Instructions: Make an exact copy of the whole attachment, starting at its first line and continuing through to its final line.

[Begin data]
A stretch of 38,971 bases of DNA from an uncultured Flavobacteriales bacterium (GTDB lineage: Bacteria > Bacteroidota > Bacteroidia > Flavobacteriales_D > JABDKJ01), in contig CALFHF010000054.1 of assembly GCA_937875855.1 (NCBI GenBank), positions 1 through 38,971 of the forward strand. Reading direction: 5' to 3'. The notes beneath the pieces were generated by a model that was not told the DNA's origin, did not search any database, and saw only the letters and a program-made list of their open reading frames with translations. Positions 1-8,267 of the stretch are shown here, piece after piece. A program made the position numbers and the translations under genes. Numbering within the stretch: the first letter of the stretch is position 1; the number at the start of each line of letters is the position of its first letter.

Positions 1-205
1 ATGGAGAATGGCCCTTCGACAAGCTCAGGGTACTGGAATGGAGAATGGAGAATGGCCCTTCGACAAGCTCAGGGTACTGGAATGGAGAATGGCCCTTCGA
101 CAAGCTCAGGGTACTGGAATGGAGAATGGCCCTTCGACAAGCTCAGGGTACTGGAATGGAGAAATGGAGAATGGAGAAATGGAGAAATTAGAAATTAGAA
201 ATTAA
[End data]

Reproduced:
A stretch of 38,971 bases of DNA from an uncultured Flavobacteriales bacterium (GTDB lineage: Bacteria > Bacteroidota > Bacteroidia > Flavobacteriales_D > JABDKJ01), in contig CALFHF010000054.1 of assembly GCA_937875855.1 (NCBI GenBank), positions 1 through 38,971 of the forward strand. Reading direction: 5' to 3'. The notes beneath the pieces were generated by a model that was not told the DNA's origin, did not search any database, and saw only the letters and a program-made list of their open reading frames with translations. Positions 1-8,267 of the stretch are shown here, piece after piece. A program made the position numbers and the translations under genes. Numbering within the stretch: the first letter of the stretch is position 1; the number at the start of each line of letters is the position of its first letter.

Positions 1-205
1 ATGGAGAATGGCCCTTCGACAAGCTCAGGGTACTGGAATGGAGAATGGAGAATGGCCCTTCGACAAGCTCAGGGTACTGGAATGGAGAATGGCCCTTCGA
101 CAAGCTCAGGGTACTGGAATGGAGAATGGCCCTTCGACAAGCTCAGGGTACTGGAATGGAGAAATGGAGAATGGAGAAATGGAGAAATTAGAAATTAGAA
201 ATTAA